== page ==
Category Archives: Criminal Enforcement

Scapegoating: A Structural Risk in Current U.S. Cross-Border Corporate Crime Enforcement

by Laurent Cohen-Tanugi

The interaction of corporate and individual liability in cases of corporate misconduct raises complex issues for prosecutors, management, and employees alike. Such issues, however, are generally discussed in connection with situations where corporate wrongdoing can be attributed to one or more individuals. Yet those “rogue employee” situations are neither the most difficult ones to address, nor the most frequent to arise.

More common, as evidenced by the numerous DPAs acknowledging wrongdoing entered into by corporate entities, and more problematic from a fairness standpoint, are situations where wrongdoing is instructed more or less overtly by senior management, and/or imbedded in a company’s business model and corporate culture, and implemented by lower level executives as part of their duties. The fairness issue stems from the pressure on both prosecutors and the company’s senior management to identify sanctionable individuals who may not be those ultimately responsible. And this problem is compounded in cross-border enforcement situations. Continue reading

U.S. v. Connolly: “Outsourcing” a Government Investigation — And How to Avoid It

by David B. Massey, James Q. Walker, Lee S. Richards III, Shari A. Brandt, Audrey L. Ingram, Daniel C. Zinman, Arthur Greenspan, and Rachel S. Mechanic

Summary

On May 2, in a widely-watched case, the U.S. District Court for the Southern District of New York found that the government “outsourced” a criminal LIBOR investigation to Deutsche Bank and its outside counsel, and thereby violated defendant Gavin Black’s Fifth Amendment rights when outside counsel interviewed the defendant under threat of termination from his employment.  United States v. Connolly, 16 Cr. 370 (CM), Memorandum Decision and Order Denying Defendant Gavin Black’s Motion for Kastigar Relief, ECF Document 432, slip op. at 19, 29 (May 2, 2019).  But because the DOJ did not use the defendant’s compelled statements at trial and the investigation was not otherwise tainted, the Court found no Kastigar violation and held that, even if there was, any error was harmless.  Connolly, slip op. at 40-41, 43-44.  

The Court’s exposition of the “outsourcing” issue has broad implications for internal investigations and corporate cooperation, but it need not end internal investigations or corporate cooperation as we know them.  By observing some basic precautions as described below, Government enforcement lawyers and corporate defense counsel can avoid similar rulings in the future.  At every stage of an internal investigation, companies should confirm and document that their major decisions are taken to satisfy their obligations to their shareholders to police and remediate their own activity, rather than to satisfy demands made by government lawyers.  The Government, for its part, should avoid instructing companies on the particulars of their internal investigations and not wait for the results of those investigations before beginning their own.  If both sides proceed in this way, internal investigations and corporate cooperation can continue  substantially in the way that they have for two decades.  Continue reading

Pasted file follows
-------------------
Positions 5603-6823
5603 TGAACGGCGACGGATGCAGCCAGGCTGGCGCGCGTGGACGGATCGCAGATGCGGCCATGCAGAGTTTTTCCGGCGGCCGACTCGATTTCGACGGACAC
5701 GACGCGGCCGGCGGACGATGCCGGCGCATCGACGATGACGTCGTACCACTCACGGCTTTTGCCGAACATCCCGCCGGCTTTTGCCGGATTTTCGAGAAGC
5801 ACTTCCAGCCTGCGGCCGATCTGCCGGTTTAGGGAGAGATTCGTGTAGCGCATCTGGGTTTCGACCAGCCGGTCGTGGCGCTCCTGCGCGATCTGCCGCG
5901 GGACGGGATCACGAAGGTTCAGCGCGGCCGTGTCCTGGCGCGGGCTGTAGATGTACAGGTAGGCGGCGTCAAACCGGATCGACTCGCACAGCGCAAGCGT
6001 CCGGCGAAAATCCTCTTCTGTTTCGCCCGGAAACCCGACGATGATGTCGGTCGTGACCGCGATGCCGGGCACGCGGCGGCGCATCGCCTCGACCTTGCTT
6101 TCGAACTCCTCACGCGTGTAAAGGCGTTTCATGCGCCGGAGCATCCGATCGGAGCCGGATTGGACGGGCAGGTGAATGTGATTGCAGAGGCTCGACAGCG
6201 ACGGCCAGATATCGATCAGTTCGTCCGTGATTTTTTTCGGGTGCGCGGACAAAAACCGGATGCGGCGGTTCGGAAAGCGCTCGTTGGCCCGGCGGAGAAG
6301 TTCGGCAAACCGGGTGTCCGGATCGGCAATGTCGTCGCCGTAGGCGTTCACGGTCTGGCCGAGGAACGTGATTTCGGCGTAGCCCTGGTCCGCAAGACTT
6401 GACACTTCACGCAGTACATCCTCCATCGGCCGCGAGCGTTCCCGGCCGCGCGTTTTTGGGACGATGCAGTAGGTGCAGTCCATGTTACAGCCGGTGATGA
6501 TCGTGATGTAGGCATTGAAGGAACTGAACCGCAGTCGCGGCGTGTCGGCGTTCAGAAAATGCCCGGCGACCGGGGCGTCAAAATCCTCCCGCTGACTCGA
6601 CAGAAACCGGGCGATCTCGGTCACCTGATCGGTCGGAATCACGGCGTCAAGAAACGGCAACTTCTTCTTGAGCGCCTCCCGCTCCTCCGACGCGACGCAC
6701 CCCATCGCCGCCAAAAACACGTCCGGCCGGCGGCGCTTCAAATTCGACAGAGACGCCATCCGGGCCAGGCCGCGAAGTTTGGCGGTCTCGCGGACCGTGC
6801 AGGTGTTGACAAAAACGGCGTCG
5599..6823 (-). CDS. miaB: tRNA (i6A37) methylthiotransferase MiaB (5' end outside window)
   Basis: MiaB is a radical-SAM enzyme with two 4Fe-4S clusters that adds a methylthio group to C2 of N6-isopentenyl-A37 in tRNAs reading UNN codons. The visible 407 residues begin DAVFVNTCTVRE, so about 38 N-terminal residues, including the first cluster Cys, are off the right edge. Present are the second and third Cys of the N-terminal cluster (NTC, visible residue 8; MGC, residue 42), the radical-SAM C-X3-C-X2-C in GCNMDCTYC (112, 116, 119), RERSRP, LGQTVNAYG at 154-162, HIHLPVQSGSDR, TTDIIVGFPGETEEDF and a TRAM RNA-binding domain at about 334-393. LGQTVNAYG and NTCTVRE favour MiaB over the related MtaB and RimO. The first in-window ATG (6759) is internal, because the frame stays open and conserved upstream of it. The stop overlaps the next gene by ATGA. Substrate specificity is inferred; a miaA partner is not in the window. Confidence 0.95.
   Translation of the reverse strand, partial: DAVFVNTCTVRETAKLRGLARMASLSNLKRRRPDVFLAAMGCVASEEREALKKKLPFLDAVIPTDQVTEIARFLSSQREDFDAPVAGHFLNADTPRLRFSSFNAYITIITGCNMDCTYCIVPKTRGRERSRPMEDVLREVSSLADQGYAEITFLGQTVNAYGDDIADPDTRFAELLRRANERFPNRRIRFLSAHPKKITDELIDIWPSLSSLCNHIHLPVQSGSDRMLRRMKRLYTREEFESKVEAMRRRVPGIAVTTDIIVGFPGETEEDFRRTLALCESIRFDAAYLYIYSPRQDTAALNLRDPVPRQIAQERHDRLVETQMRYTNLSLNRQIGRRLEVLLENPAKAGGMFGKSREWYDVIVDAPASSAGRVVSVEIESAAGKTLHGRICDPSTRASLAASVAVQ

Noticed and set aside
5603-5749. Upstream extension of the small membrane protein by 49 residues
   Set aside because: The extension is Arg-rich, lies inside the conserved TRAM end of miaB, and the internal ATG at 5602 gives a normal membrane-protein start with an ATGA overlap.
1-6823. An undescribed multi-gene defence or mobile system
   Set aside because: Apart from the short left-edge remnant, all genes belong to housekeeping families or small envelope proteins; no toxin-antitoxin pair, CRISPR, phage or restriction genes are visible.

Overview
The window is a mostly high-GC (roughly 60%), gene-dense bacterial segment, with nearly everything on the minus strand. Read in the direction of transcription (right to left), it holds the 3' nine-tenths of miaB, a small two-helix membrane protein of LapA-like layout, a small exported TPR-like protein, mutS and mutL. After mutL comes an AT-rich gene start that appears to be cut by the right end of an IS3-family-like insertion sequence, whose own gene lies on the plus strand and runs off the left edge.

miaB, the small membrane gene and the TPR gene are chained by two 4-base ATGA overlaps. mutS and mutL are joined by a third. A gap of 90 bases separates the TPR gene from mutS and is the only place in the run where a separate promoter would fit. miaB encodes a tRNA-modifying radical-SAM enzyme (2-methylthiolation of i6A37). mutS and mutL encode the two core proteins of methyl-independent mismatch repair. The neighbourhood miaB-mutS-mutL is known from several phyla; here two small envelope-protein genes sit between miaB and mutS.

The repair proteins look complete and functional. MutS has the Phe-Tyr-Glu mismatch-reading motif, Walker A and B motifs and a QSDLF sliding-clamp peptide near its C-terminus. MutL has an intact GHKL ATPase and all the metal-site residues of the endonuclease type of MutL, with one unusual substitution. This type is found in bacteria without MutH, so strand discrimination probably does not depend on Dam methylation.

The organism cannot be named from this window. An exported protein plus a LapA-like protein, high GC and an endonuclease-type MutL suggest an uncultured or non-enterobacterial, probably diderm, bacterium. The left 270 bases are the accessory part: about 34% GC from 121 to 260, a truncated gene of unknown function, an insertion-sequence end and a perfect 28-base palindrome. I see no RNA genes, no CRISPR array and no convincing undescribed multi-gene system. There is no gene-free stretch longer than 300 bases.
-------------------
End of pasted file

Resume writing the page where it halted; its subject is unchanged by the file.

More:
DOJ Updates FCPA Corporate Enforcement Policy

By Jonathan S. Kolodner, Lisa Vicens, and Lorena Michelen

In a recent speech at the annual ABA White Collar Crime Conference in New Orleans, Assistant Attorney General Brian Benczkowski of the Criminal Division of the Department of Justice (“DOJ”) announced certain changes to the FCPA Corporate Enforcement Policy (“the Enforcement Policy” or “Policy”) to address issues that the DOJ had identified since its implementation.[1]  These and other recent updates have since been codified in a revised Enforcement Policy in the Justice Manual.[2] 

The Enforcement Policy, first announced by the DOJ in November 2017, was initially applicable only to violations of the FCPA, but was subsequently extended to all white collar matters handled by the Criminal Division.[3]  The Policy was designed to encourage companies to voluntary self-disclose misconduct by providing more transparency as to the credit a company could receive for self-reporting and fully cooperating with the DOJ.  Among other things, the Enforcement Policy provides a presumption that the DOJ will decline to prosecute companies that meet the DOJ’s requirement of “voluntary self-disclosure,” “full cooperation,” and “timely and appropriate remediation,” absent “aggravating circumstances” – i.e. relating to the seriousness or frequency of the violation.  For more information on the Enforcement Policy, read our blog post explaining it